It is through this Act that the industrial licensing system operates. In effect it empowers the government to licence (or permit) new investment, expansion of licensed units, production of new articles, change of location by the licensed units and also to investigate the affairs of licensed units in certain cases and to take over the management thereof, if conditions so warrant. The objectives behind these powers are, of course, development and regulation of important industries involving fairly large investments which have an all-India importance. It is in the actual implementation of these objectives that the relevant aspects of the industrial policy are expected to be fulfilled.

Industrial licensing is a form of direct state intervention in the market to overrule its forces. The underlying assumption here is that the government is the best judge about the priorities from the national point of view and also that it can do the allocation in a better and socially optimal way. It must, however, be understood that there are economic costs involved in the measures of control and the benefits that are expected to accrue at least equal to or more than the costs involved.

Prevention of Food Adulteration Act (1954)

Prohibits the production, storage distribution and sale of adulterated and misbranded food articles and to ensure purity in the articles of food.

Drugs and Magic Remedies (Objectionable Advertisements) Act (1954)

Prohibits the publication or issue of advertisements tending to cause the ignorant consumer to resort to self-medication with harmful drugs and appliances.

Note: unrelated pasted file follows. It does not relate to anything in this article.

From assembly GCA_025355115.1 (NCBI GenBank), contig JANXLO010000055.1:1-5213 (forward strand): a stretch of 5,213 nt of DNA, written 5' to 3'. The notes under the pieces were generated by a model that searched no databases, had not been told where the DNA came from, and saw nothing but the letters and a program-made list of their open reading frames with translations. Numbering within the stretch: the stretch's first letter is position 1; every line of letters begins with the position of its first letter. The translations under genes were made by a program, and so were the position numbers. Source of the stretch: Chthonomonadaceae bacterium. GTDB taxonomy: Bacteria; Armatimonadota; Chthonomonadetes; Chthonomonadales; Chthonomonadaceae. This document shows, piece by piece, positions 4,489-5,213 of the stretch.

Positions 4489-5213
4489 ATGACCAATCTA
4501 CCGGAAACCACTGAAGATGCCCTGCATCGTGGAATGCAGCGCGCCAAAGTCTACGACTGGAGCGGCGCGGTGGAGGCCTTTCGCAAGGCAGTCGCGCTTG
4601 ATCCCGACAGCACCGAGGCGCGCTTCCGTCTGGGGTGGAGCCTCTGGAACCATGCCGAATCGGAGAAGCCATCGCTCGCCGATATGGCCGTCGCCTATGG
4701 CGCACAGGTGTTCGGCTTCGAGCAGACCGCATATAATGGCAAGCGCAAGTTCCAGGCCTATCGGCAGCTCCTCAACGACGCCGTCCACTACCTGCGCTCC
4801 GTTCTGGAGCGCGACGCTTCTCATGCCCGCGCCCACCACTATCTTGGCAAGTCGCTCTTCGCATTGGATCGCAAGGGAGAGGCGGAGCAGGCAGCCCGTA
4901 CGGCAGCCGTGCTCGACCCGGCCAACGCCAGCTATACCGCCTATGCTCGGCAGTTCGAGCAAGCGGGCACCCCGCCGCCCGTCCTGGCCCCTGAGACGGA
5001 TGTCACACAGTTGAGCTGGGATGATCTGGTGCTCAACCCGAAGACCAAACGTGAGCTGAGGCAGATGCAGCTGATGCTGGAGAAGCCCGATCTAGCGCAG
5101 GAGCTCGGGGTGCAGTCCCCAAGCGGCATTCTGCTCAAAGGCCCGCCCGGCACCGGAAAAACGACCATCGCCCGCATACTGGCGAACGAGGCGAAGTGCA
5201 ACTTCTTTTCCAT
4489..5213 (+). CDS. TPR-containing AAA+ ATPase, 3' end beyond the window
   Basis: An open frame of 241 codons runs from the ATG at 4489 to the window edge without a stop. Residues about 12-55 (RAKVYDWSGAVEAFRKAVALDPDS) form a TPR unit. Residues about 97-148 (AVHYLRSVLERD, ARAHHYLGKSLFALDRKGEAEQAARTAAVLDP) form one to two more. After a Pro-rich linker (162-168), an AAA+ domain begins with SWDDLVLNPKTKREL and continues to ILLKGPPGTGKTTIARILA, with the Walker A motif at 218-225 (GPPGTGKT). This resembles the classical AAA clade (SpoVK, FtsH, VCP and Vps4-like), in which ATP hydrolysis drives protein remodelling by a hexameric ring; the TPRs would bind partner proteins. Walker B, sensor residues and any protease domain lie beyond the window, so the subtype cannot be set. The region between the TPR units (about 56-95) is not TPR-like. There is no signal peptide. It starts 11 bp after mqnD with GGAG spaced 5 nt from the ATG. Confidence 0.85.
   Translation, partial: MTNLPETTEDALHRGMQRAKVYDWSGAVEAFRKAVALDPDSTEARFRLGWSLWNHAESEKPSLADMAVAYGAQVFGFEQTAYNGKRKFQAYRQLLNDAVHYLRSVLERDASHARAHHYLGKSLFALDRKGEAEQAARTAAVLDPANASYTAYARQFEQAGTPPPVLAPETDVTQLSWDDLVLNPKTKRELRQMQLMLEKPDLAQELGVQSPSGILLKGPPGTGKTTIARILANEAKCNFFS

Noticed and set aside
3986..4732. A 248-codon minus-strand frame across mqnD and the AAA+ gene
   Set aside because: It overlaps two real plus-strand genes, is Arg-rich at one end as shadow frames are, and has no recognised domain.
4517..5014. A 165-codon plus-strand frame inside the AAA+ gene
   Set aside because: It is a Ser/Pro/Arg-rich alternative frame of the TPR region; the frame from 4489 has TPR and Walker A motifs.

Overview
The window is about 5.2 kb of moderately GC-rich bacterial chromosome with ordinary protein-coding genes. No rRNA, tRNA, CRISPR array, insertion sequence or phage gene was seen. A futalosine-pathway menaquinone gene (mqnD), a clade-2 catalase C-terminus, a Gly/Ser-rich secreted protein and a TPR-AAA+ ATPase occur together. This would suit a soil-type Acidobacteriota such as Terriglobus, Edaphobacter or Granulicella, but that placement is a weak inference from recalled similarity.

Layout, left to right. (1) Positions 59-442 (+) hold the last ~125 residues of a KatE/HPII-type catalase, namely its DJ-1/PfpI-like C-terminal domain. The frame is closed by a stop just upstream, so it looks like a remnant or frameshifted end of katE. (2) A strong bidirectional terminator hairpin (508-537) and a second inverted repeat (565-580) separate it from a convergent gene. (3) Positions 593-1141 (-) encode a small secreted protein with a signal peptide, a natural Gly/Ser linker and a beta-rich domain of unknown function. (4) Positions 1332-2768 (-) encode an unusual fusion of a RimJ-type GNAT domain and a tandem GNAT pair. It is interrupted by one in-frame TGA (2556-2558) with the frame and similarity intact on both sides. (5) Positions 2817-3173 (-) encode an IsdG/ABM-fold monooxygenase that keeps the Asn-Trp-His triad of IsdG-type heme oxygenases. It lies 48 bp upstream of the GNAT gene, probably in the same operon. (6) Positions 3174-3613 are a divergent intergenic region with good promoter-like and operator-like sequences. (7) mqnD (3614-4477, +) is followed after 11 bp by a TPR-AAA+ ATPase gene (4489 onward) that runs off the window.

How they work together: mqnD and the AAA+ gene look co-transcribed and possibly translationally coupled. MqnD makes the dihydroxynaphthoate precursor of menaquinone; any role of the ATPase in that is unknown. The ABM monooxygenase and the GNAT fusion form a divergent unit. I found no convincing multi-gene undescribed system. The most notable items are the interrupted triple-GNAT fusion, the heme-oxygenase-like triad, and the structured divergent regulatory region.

Advertisements for certain drugs for preventing diseases and disorders like epilepsy, prevention of conception, sexual impotency, etc. are also prohibited. The Act also prohibits advertisements making false claims for the drugs.

Essential Commodities Act (1955)

Provides for the control of production, supply and distribution in certain commodities declared as essential under Section 2(a) of the Act, in the public interest. Under Section 3(a) of this Act, the government can fix the price of such a commodity.

Companies Act (1956)

It is a piece of legislation which has far reaching effects on business by its regulation of the organisation and functioning of companies. With more than 650 sections it is one of the longest legal enactments. It is meant to regulate the growing uses of the company system as an instrument of business and finance and possibilities of abuse inherent in that system.

Trade and Merchandise Marks Act (1958)

Deals with the trade and merchandise marks registered under this Act.